227642 Greater neighborhood travel, grocery store selection and self-reported health: Results from the Los Angeles Family and Neighborhood Survey

Tuesday, November 9, 2010 : 2:45 PM - 3:00 PM

Peter Capone-Newton, MD, MPH, MA , Department of Neurology, Medicine and Department of Urban Planning, University of California Los Angeles, Los Angeles, CA
Arleen F. Brown, MD, PhD , General Internal Medicine, UCLA, Los Angeles, CA
Paul Ong, PhD , Professor, School of Public Affairs/Professor, Asian American Studies/Director, UC AAPI Policy Multi-campus Research Program, University of California, Los Angeles, Los Angeles, CA
This study describes the role of spatial accessibility in the choice of self-reported grocery shopping locations in a sample of 2,430 adults from the Los Angeles Family and Neighborhood Survey (L.A. FANS). Applying a model of spatial accessibility to a subset of 900 shoppers who shopped in large markets, either at the nearest large market or the non-nearest large market, residents of very poor tracts were more likely to shop at the non-nearest large market compared to poor or non-poor tract residents. Similar to the findings of prior studies, residents of very poor Census tracts have fewer large markets in their home Census tracts. However very poor and non-poor residents on average were found to live similar distances from the nearest large markets, while poor Census tract residents live closer, on average, to large markets than either group. Disparities in spatial accessibility and components like store attractiveness were found to influence behavior. Different levels of spatial accessibility were found to result in different travel behavior patterns, which may alter the relative importance of local large grocery markets among groups with different travel behavior patterns. These results suggest an indirect rather than direct link between these local large markets and health behaviors or health outcomes. Multiple Geographic Information System (GIS) datasets were linked to create relative measures of spatial accessibility yielding the above results. This is in contrast to most studies which assume exposure is limited to Census tract boundaries or fixed distances from home.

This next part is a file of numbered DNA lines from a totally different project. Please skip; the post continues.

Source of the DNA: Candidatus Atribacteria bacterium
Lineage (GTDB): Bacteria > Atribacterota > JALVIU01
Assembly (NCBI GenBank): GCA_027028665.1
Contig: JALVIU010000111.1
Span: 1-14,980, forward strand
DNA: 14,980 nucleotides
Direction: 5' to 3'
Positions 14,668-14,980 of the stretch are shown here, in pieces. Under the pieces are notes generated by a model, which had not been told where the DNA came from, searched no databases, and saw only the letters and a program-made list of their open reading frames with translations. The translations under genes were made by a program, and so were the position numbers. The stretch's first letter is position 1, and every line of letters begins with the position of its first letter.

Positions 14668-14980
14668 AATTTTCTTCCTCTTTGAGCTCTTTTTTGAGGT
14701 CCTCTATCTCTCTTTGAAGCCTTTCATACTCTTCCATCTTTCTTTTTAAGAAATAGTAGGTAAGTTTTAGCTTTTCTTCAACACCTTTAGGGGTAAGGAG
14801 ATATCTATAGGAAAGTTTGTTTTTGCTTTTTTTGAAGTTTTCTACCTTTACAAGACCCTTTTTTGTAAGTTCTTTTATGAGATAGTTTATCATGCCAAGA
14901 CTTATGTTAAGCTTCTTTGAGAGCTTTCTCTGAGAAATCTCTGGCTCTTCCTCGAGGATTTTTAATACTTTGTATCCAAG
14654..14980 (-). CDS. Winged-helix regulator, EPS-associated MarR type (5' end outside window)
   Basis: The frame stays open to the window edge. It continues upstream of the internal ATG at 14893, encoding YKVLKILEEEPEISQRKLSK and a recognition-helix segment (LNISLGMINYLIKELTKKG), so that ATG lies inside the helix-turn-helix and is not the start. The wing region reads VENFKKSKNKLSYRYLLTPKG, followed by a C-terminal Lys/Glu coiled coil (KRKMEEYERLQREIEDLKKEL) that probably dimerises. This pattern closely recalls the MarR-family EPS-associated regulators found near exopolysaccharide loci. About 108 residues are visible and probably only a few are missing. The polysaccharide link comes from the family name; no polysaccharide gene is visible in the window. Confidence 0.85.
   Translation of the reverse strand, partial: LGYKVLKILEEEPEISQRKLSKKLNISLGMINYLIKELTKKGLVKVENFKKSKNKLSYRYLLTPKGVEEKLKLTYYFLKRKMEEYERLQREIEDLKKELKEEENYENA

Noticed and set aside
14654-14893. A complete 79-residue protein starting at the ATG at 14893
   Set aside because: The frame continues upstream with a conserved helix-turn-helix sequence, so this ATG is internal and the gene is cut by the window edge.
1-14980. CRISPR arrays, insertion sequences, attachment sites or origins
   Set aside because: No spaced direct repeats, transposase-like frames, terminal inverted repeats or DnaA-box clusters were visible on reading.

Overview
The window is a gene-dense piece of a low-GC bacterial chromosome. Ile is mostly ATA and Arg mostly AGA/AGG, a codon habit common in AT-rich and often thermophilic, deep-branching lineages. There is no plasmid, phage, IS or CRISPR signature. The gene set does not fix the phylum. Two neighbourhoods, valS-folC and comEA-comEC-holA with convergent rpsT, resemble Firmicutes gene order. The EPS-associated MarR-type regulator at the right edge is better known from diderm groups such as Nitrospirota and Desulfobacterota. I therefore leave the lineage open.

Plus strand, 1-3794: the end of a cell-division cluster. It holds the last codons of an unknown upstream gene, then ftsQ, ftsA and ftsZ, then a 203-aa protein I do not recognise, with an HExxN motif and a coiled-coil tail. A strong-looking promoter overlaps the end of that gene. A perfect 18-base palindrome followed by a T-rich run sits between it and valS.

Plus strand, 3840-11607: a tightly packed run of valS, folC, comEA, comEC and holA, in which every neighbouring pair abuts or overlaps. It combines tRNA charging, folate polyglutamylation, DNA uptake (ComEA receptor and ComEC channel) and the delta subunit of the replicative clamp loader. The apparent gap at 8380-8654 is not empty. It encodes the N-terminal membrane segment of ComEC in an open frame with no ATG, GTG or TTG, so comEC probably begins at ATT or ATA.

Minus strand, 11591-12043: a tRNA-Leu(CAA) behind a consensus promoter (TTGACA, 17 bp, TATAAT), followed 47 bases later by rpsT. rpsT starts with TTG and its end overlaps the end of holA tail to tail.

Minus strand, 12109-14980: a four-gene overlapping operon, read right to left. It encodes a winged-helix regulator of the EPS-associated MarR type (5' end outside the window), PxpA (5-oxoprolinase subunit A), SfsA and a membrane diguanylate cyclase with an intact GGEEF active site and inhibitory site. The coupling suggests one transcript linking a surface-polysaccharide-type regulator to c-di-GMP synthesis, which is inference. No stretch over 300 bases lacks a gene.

Learning Areas:
Advocacy for health and health education
Chronic disease management and prevention
Environmental health sciences
Planning of health education strategies, interventions, and programs
Social and behavioral sciences
Systems thinking models (conceptual and theoretical models), applications related to public health

Learning Objectives:
Demonstrate the use of Geographic Information Systems (GIS) in creating measures of grocery store access that are independent of typical neighborhood definitions. These definitions may more accurately describe the actual travel of shoppers compared to the majority of the literature which assigns exposure based on census tract boundary or other fixed distance.

Keywords: Food and Nutrition, Geographic Information Systems

Presenting author's disclosure statement:

Qualified on the content I am responsible for because: I am trained in medicine, public health and urban planning and am familiar with working with datasets like those presented here.
Any relevant financial relationships? No

I agree to comply with the American Public Health Association Conflict of Interest and Commercial Support Guidelines, and to disclose to the participants any off-label or experimental uses of a commercial product or service discussed in my presentation.

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